5. This is one of the most used chord progressons of al time. Oasis uses this in wonderwall and other songs. Just about everyone uses this. The progression is a ii, IV, I, V. Any combination of these has been in play musically since Western music began. I really dig the song, but if you think it sounds familiar its not because it sounds like a particular song; It sounds like most songs.

  6. You are right. There is a song with a chorus melody that sounds identical to Pumped Up Kicks. I heard it on an oldies channel a few weeks back. I didn’t catch the name then and I can’t find the song ANYWHERE or any reference to the similarity — which is why I’m on this blog.

      • totally different then that song. This is going to drive me crazy until i figure it out. It sounds like a song i listen to back in the day i was even singing the chorus i remember from the other song i can not remember until i realize its not even the song i was singing. I was like, “WOW” i dont know the words like i thought. My husband tells me this is a new song you couldnt of none it. I was like know it’s not. lol Crazy

    • thats funny i am on here trying to figure the samething out the chorus sound way to familiar.
      I’m an oldies person and thats what it sounds like to me 60’s or 70’s not sure

      • When I heard this I had the same thought and said to my friend, “I haven’t heard this in ages.” and he said, “It only just came out.” So your not alone.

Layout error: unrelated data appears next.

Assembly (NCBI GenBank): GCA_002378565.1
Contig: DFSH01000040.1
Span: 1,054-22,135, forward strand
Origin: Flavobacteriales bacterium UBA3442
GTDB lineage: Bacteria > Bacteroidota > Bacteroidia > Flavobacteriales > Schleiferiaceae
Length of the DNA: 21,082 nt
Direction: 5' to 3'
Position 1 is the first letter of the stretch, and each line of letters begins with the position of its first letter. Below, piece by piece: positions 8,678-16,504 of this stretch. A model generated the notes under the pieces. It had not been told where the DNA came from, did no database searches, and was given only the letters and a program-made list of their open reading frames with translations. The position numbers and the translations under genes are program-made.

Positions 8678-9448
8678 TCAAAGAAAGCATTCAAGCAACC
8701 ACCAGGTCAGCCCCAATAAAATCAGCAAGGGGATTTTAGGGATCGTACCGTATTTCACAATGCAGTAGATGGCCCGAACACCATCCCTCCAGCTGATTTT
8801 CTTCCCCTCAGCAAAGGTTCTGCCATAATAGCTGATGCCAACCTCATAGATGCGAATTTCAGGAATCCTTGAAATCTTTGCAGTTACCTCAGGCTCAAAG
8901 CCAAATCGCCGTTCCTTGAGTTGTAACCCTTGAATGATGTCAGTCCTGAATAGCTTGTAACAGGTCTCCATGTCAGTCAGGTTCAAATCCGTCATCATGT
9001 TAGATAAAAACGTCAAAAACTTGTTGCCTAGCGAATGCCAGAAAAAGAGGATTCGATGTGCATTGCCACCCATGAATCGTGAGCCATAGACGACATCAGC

• Drew Carey Show theme song.
      “All the little girls with the crimson lips go, Cleveland Rocks, Cleveland Rocks.
      Livin’ in sin, with a safety pin, go, Cleveland Rocks (Cleveland Rocks).
      Cleveland Rocks (Cleveland Rocks) Ohio!”

  7. I like the song and find it to be very catch for the reasons you state, but it reminds me of another song that I can’t place. Do you know of any other songs with a similar progression from the 80’s?

    • I was thinking the same thing when I first heard it. At first, I wondered if it was reminding me of “Hit Me WIth Your Best Shot” (Pat Benatar), because of the melodic shape of the start of the chorus. The background vocals remind me of the background vocals in The Eagles’ “One of These Nights.”

    • I’m on a blog rampage, looking high and low too for that 80’s song the chorus reminds me of! This is the kind of stuff I remember from way back when I was really young, so it’s stretching the limites of my memory so painfully it hurts not to be able to find a name for it.

      My finger would be on the production of the chorus: that nearly a cappella that sounds like it’s sung by LOTS of people, the dancehall-like echo. I know it’s silly to say, but it sounds like it would be sung by a Black artist. The way the vocals are compressed would also be responsible for the sound.

      We need an eighties expert!

  8. Pingback: Songwriting Link of the Day June 22, 2011 | Creative Music